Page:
In today’s world, girls are given a flurry of mixed messages via the media and television.
Be pretty. Be successful. Reveal your body. Be cool. You can be like the boys, but you can be pretty. Wear makeup. Be Sexy.
These themes start from the get-go. Girls are given a multitude of “idols” to learn from. In my generation, it was the classic Disney princess model of “Dream for a man to save you.” Sure, we had Josie and the Pussycats, Jem, and later on, the Powderpuff Girls, but we were sold the idea that we can dream for a man to save us, while negotiating 70’s, 80’s, and 90’s feminism.
We were supposed to cook, clean, and run a corporation, all while wearing no bra, or a highly-supportive bra.
The stakes were high. It has certainly made negotiating my own role of motherhood and my sexual, creative, and work identity, rough. We expect so much, and beat ourselves mentally when we do not deliver.
I resisted the Princess Parade when my daughter first began to show her clear affections for Cinderella and Ariel, but hey, I like the music myself, and there is only so much resisting I can do.
I figured I’d get my own tiara and join in on the fun.
Then of course, I met the new Tinkerbell…
Tinkerbell in the orignal Peter Pan movie, was jealous, evil, and homicidal. She wasn’t exactly your garden-variety fairy.
Now, Disney has made her her own vehicle, with a fifth movie set to release.
Tinkerbell is charming, independent, temperamental, and a bit of a troublemaker. We definitely see “some” of her original spark, but her murdering tendencies have dissipated. Poor Wendy!
When my husband announced he had let my daughter watch Tinkerbell i was originally annoyed as this would be just another request she’d make to sit in front of the boob tube, and I am strict about TV use.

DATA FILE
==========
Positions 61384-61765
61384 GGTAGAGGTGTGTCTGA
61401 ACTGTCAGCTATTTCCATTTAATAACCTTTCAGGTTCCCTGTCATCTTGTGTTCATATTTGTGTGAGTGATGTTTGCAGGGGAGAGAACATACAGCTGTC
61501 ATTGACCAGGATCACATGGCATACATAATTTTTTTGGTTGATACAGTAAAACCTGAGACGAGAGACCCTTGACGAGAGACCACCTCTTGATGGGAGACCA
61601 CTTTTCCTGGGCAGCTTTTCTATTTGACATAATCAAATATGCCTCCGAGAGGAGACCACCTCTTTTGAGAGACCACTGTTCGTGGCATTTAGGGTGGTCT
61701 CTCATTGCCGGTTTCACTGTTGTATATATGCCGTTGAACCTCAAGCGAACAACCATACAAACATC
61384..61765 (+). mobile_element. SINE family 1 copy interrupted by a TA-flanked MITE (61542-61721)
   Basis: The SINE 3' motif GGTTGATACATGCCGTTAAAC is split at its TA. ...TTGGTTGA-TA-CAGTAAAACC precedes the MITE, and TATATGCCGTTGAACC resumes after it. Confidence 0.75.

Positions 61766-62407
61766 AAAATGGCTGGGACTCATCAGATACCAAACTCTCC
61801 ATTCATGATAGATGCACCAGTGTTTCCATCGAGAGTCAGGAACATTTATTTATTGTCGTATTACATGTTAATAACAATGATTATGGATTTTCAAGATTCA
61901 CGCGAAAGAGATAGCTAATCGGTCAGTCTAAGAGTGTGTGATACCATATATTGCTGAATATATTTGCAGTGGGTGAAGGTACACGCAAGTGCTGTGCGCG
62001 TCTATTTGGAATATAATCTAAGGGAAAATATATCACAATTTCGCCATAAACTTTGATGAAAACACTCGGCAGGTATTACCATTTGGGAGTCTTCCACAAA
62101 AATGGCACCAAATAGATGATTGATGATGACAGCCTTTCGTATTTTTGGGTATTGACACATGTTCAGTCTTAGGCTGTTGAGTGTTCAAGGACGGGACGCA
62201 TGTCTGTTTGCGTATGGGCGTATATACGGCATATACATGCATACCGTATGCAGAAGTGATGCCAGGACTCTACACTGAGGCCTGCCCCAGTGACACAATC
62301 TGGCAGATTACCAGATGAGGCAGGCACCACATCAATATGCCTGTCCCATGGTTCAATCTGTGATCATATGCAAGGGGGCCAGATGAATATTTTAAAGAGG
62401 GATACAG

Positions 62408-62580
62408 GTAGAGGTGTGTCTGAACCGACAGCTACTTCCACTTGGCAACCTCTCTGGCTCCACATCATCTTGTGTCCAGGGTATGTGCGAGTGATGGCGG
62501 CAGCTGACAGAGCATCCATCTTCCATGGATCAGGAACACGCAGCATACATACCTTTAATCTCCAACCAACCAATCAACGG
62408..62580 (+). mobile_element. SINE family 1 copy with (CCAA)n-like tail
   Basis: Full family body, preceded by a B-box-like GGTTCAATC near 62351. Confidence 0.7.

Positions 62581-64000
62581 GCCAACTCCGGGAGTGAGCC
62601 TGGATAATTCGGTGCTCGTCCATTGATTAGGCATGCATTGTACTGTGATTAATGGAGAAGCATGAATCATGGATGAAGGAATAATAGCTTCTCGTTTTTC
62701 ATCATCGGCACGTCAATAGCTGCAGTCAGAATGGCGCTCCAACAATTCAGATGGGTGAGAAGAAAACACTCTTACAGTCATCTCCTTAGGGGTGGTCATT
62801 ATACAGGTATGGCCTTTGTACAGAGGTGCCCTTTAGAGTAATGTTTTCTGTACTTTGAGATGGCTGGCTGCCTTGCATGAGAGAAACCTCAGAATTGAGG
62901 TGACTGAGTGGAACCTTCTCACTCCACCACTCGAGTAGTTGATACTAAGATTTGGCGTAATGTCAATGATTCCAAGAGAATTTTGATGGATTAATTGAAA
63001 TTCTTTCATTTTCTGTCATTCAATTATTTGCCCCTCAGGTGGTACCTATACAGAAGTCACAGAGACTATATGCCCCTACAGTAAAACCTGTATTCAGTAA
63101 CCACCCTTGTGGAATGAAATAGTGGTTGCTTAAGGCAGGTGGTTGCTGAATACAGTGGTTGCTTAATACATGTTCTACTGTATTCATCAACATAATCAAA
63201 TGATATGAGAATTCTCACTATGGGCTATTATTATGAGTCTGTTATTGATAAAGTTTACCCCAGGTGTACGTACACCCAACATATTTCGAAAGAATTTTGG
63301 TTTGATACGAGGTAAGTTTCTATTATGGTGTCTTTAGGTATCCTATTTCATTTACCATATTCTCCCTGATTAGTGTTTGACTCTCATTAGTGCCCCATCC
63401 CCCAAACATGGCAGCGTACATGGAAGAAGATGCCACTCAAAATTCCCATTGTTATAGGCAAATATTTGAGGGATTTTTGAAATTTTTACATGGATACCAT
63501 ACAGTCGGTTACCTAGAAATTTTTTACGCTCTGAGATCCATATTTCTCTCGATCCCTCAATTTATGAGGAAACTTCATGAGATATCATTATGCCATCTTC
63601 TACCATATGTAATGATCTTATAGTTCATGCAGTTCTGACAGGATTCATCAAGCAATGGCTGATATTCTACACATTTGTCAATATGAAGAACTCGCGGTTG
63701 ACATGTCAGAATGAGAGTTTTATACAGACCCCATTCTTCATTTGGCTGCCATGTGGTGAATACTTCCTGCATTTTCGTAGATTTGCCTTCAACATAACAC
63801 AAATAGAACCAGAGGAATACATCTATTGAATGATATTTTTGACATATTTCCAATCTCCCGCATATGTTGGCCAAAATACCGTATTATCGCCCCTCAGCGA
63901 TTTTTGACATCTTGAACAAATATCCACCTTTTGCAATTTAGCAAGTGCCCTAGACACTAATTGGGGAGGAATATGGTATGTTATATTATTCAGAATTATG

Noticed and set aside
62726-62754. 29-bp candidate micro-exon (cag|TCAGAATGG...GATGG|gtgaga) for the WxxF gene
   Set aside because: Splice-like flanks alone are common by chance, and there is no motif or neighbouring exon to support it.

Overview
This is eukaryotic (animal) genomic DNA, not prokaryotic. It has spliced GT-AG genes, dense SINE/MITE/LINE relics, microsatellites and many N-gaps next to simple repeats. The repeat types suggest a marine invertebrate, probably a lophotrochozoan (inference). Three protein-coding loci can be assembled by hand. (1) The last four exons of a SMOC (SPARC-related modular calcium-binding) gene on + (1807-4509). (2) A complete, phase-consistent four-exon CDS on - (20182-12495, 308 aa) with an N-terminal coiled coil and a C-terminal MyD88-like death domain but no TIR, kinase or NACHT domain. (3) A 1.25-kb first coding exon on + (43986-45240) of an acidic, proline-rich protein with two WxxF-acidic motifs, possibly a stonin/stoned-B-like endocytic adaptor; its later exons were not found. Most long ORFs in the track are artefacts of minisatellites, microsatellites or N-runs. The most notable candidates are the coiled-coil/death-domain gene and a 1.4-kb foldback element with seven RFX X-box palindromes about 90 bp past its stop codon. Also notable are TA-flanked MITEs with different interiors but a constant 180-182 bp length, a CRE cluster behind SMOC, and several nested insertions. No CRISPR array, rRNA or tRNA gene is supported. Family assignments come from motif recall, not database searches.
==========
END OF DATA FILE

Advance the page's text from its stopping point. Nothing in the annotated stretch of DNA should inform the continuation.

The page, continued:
However, I really like the Tinkerbell movies.
The female and male fairies all have jobs and roles. Just like the modern day women, these female fairies have jobs and a purpose. It’s not just waiting for some guy to kiss you, or some dude to cut your golden hair so you can escape from a tower. These women do things. They have skills.
I personally haven’t seen any “real” romantic plot lines. Maybe Terrence has a crush on Tinkerbell, but he doesn’t save her. He is her friend and an equal. I like that these movies don’t revolve around a man saving a woman, or even in a female-strong movie like Mulan in which the strong female falls in love with a man, that there are no eventual “marriages” planned.
The humor is innocent. The plotlines are simple but with a clear message.
Overall, I feel good with the content.
Is this the answer to the confusing messages we send our girls even at wee ages? Is Tinkerbell the new feminist cartoon? Uh, no, but it is a nice alternative to the cartoons of yesteryear that told us we had to hope a man could get us out of our indentured slave life, or fall in love with some guy we barely know and leave our world and fins behind for legs.
Are there other good female role models? Brave (I haven’t personally seen it) could be seen as one, but I do enjoy Tinkerbell. She works, she is a productive member of society, and is not pining over some dude.
She could use a little more clothes but hey, what girl can resist a cute dress?
Not this one.
Signed, a fairy-sized woman,